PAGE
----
“No one can ever know what we have to deal with and what we got to go through,” Justice said. “I will be the first to say it’s been really hard and it’s been lonely a lot of times, because you’ve got to make decisions that are tough. But it’s been an honor and it’s been rewarding. We’ve made the right decisions and we’ve really weathered the storm that a lot of people thought it was impossible for us to weather.”
COVID-19 will not disappear as 2020 fades into the rear-view mirror, but Justice believes the state is on a glide path towards controlling the virus in the early months of 2021 as more vaccine doses become available and new vaccines get approved.
“I’m going to be cautiously optimistic. I want to be that always,” Justice said. “We’ve still got a ways to go, but it will pass because just like in so many different things, when Americans or West Virginians have stood up, they make bad things go away. So, we’re on the glide path to begin to get this bad thing to go.”
Besides still battling COVID-19 in West Virginia, Justice plans to focus on economic issues in 2021. Broadband expansion will receive greater attention in order to improve education, increase telehealth, and bring in new businesses, especially businesses that allow their employees to work from home.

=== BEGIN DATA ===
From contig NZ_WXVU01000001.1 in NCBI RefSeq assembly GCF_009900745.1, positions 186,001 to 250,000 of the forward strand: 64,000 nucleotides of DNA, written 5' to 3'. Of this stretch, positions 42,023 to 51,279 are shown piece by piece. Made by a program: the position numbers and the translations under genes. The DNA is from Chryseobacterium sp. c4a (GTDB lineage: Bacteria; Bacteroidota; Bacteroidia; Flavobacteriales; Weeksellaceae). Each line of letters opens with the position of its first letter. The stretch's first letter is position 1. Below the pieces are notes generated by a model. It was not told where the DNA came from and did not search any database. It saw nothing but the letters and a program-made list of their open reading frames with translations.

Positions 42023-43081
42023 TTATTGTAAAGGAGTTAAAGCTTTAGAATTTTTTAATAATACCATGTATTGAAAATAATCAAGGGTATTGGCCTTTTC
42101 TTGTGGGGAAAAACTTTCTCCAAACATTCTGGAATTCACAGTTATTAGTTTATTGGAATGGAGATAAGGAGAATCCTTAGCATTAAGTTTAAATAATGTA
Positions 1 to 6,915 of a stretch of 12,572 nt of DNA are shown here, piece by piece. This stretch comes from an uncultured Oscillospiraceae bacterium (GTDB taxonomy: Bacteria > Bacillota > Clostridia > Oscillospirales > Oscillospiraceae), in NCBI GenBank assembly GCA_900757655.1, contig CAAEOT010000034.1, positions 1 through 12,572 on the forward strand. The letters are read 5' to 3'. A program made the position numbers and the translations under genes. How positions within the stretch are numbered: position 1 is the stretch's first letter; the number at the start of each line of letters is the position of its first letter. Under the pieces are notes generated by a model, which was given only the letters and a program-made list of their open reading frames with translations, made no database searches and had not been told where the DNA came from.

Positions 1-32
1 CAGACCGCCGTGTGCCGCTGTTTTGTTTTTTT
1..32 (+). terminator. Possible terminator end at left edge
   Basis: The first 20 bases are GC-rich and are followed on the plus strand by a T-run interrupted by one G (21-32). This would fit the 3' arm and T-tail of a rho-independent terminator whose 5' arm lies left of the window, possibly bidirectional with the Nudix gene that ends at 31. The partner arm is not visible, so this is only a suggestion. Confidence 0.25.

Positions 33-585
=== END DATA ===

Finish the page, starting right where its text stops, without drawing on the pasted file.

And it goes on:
“If we want to continue to diversify across our state, our next highway has got to be broadband,” Justice said. “We’ve got to have broadband everywhere. It takes real commitment and real energy, but I’m real hopeful that as we go forward with the session coming up and everything, I think West Virginia is positioned now to do so much good.”
Justice also wants to take a crack at phasing out the personal income tax. According to the Tax Foundation, seven states levy no individual income tax, including fellow energy states Texas, Alaska, and Wyoming. Justice wouldn’t release any details on how a phase out of one of the taxes that provides the most tax revenue to the state would work, but he said it would instantly make West Virginia more appealing for economic development.
“I’m working like a dog on it as we speak,” Justice said. “We don’t want to end up (as one of) the two states left in the nation that still have a state income tax. West Virginia is presenting itself now in a different light.”
Justice was able to win a second term as governor in November. With four more years, Justice said he sees great things in West Virginia’s future, not just for 2021 or the next four years, but longer.
“West Virginia will end up the place where all the things – the goodness – that other states had that we wanted and we didn’t have, we’ll have,” Justice said. “And hopefully a lot of their badness, we won’t have. And absolutely we’ll be able to have that and live in paradise, because every day you look outside, that’s what it is. West Virginia, you are right on the cusp of taking off like you can’t imagine.”